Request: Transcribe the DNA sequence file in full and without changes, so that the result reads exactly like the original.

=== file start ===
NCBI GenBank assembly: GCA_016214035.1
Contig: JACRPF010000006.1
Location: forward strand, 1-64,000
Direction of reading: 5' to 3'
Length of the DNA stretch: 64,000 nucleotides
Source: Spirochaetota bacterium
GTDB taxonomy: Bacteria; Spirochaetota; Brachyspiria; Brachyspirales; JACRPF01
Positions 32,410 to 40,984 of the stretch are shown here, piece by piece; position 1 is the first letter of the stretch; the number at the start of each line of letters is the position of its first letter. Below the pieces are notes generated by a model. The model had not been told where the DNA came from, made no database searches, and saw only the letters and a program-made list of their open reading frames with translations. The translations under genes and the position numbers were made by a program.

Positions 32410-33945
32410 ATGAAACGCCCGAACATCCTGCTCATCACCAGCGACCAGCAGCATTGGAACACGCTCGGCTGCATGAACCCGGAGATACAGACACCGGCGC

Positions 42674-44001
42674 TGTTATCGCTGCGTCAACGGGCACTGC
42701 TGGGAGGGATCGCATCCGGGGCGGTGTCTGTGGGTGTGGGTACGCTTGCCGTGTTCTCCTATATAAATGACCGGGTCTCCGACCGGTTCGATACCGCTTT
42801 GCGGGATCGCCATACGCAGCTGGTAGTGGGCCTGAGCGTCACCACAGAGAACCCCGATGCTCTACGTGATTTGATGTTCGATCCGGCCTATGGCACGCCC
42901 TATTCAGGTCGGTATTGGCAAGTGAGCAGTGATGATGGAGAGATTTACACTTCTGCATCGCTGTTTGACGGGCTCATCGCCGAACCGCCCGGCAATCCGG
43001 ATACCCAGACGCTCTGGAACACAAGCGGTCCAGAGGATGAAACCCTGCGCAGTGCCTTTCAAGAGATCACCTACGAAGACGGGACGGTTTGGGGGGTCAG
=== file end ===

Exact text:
NCBI GenBank assembly: GCA_016214035.1
Contig: JACRPF010000006.1
Location: forward strand, 1-64,000
Direction of reading: 5' to 3'
Length of the DNA stretch: 64,000 nucleotides
Source: Spirochaetota bacterium
GTDB taxonomy: Bacteria; Spirochaetota; Brachyspiria; Brachyspirales; JACRPF01
Positions 32,410 to 40,984 of the stretch are shown here, piece by piece; position 1 is the first letter of the stretch; the number at the start of each line of letters is the position of its first letter. Below the pieces are notes generated by a model. The model had not been told where the DNA came from, made no database searches, and saw only the letters and a program-made list of their open reading frames with translations. The translations under genes and the position numbers were made by a program.

Positions 32410-33945
32410 ATGAAACGCCCGAACATCCTGCTCATCACCAGCGACCAGCAGCATTGGAACACGCTCGGCTGCATGAACCCGGAGATACAGACACCGGCGC

Positions 42674-44001
42674 TGTTATCGCTGCGTCAACGGGCACTGC
42701 TGGGAGGGATCGCATCCGGGGCGGTGTCTGTGGGTGTGGGTACGCTTGCCGTGTTCTCCTATATAAATGACCGGGTCTCCGACCGGTTCGATACCGCTTT
42801 GCGGGATCGCCATACGCAGCTGGTAGTGGGCCTGAGCGTCACCACAGAGAACCCCGATGCTCTACGTGATTTGATGTTCGATCCGGCCTATGGCACGCCC
42901 TATTCAGGTCGGTATTGGCAAGTGAGCAGTGATGATGGAGAGATTTACACTTCTGCATCGCTGTTTGACGGGCTCATCGCCGAACCGCCCGGCAATCCGG
43001 ATACCCAGACGCTCTGGAACACAAGCGGTCCAGAGGATGAAACCCTGCGCAGTGCCTTTCAAGAGATCACCTACGAAGACGGGACGGTTTGGGGGGTCAG